MY friend asked a group of us the other day: what are the three things you need for a happy life?  Each of us was given a few minutes to talk about and share about what was on our list and there were things that were fairly common among the group that consisted of Asians, Europeans, and Americans.  Good health was important.  Being surrounded by good people (whether family or friends) was also important. Good food came up a lot. What I shared surprised me though.


The first is meaning. 

I must feel that I am involved in something worthwhile that has some significant impact in the world. In college that meant joining an organization that focused on personal development and working with the urban poor.  It meant doing plays with a theater group that produced classics translated into beautiful Filipino. Even in the comedy work that I did with my band back in the day and with my improv theater group – I’ve always thought that the best laughs come from the most honest and truthful places with some hidden or obscure meaning.  Today I find meaning in sharing online the benefits of improvisation through classes with our improv school, Third World Improv, and by running VIVISTOP Baguio, our maker space for kids in Baguio.  Doing meaningful things gives me that extra boost when the going gets tough or difficult.


The second is a sense of wonder. 

Growing up, we had a framed postcard up on our wall at home that apparently misquoted Douglas MacArthur – “Years wrinkle the skin but to give up wonder (enthusiasm in the original) wrinkles the soul.”

I understood it better as I grew older.  You start feeling old when you approach the world and your life with a “been there, done that ” attitude.  One can fall into a never-ending cycle of needing constant stimulation – always looking for new experiences, new relationships, new tsismis, new things to buy online – and all that ultimately leaves us unsatisfied. To look at things with a sense of wonder means to examine things with playful curiosity – even the otherwise common and mundane.  Things like breathing and walking.  When was the last time we noticed the air as we inhaled and how it filled our nostrils and air passages and our lungs with its life-nourishing sweetness? And the relaxing release of air as we exhaled.  Wonder doesn’t always mean asking the whys and hows of things and understanding the science of the way things work. It can also mean just paying attention to how things are and observing the intricacies. Some might call it mindfulness, but I prefer wonder.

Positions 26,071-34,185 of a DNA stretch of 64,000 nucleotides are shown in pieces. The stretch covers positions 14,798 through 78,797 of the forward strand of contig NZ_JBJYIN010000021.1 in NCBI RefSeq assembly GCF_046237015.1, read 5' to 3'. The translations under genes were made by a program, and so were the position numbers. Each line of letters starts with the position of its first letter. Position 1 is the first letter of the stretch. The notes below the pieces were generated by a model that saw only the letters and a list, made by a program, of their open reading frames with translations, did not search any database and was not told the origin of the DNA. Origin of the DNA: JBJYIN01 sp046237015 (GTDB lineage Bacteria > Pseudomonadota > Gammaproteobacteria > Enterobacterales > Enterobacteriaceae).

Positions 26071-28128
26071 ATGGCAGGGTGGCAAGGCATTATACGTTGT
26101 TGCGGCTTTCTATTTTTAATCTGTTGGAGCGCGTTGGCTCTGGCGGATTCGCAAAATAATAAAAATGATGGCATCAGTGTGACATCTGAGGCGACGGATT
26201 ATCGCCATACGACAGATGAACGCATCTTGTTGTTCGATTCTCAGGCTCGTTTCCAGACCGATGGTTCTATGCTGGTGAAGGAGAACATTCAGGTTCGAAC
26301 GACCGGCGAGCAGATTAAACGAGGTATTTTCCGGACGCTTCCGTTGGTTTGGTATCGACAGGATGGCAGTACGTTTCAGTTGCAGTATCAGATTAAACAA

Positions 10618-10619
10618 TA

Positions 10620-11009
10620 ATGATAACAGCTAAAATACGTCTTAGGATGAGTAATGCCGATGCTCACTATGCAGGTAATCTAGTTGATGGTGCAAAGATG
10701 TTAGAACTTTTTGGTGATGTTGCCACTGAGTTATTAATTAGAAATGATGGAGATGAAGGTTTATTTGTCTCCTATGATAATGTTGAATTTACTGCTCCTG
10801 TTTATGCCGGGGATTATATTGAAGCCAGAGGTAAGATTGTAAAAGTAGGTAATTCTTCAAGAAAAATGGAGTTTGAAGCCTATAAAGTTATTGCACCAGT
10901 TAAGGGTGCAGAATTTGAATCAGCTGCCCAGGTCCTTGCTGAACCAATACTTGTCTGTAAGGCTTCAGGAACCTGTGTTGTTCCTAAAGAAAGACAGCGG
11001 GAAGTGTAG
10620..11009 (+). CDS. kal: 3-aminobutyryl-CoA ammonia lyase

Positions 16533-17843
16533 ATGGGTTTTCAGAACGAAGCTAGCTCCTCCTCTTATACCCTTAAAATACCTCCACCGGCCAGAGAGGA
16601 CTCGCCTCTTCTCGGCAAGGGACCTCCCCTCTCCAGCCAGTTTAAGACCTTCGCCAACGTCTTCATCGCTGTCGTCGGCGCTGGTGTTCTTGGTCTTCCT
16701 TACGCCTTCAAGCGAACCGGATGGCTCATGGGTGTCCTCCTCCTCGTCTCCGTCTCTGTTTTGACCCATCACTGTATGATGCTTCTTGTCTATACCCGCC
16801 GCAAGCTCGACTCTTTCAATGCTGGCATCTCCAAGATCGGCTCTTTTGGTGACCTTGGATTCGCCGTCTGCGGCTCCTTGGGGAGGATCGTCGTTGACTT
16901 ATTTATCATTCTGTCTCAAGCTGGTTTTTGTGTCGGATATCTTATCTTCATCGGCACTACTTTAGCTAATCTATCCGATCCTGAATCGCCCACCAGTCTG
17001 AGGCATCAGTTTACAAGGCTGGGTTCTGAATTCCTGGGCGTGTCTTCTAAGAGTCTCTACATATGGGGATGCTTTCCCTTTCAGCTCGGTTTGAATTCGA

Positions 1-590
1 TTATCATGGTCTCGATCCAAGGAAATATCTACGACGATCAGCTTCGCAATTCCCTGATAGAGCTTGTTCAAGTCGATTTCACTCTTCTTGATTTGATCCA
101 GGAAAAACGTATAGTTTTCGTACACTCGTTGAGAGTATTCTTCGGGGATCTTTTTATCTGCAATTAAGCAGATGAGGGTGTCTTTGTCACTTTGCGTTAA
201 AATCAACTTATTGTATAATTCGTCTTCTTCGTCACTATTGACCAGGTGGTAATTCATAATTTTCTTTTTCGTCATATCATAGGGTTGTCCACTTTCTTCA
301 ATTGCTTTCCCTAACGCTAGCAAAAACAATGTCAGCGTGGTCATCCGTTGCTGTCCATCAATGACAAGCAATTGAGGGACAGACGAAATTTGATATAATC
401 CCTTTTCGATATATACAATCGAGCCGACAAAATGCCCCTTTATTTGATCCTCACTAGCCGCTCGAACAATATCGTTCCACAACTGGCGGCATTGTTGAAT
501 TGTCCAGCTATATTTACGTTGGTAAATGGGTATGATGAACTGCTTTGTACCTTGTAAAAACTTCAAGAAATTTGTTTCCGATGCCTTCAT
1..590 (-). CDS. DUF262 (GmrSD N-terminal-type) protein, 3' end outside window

The last is gratitude.

Gail Goodwin, in the book “Finishing School” wrote:

“There are two kinds of people. One kind, you can just tell by looking at them at what point they congealed into their final selves. It might be a very nice self, but you know you can expect no more surprises from it. Whereas, the other kind keeps moving, changing… They are fluid. They keep moving forward and making new trysts with life, and the motion of it keeps them young. In my opinion, they are the only people who are still alive. You must be constantly on your guard against congealing.”

My father was so impressed with this statement that he made it his personal motto in the last decade of his life. The key, I think, in moving and changing and staying fluid is gratitude.  Because change is inevitable.  No matter how hard we try to live a constant, happy, perfect life, something will always happen to disrupt our little pockets of contentment. There can be big disruptions – you can lose your job, a friend, a relationship, or even a loved one.  But there can be little disruptions that unsettle us too – someone took your hairbrush from its usual place, Facebook changed its layout again, your favorite Milk Tea place raised their prices.  You have a choice on how to respond. The first is a common way – you resist by complaining, fighting, and trying your darndest best to preserve the status quo. The other way is to try and look at things with eyes of gratitude and resist labeling things as blessings or curses.  Instead of railing and complaining, let out a deep breath and say “thank you” for the new twists and just go on living as fluidly as you can.

To say “thank you” when things don’t go your way and unexpected things happen to you is to open your mind and person up to the possibilities a moment can bring. 


This piece first appeared in this space in January 2021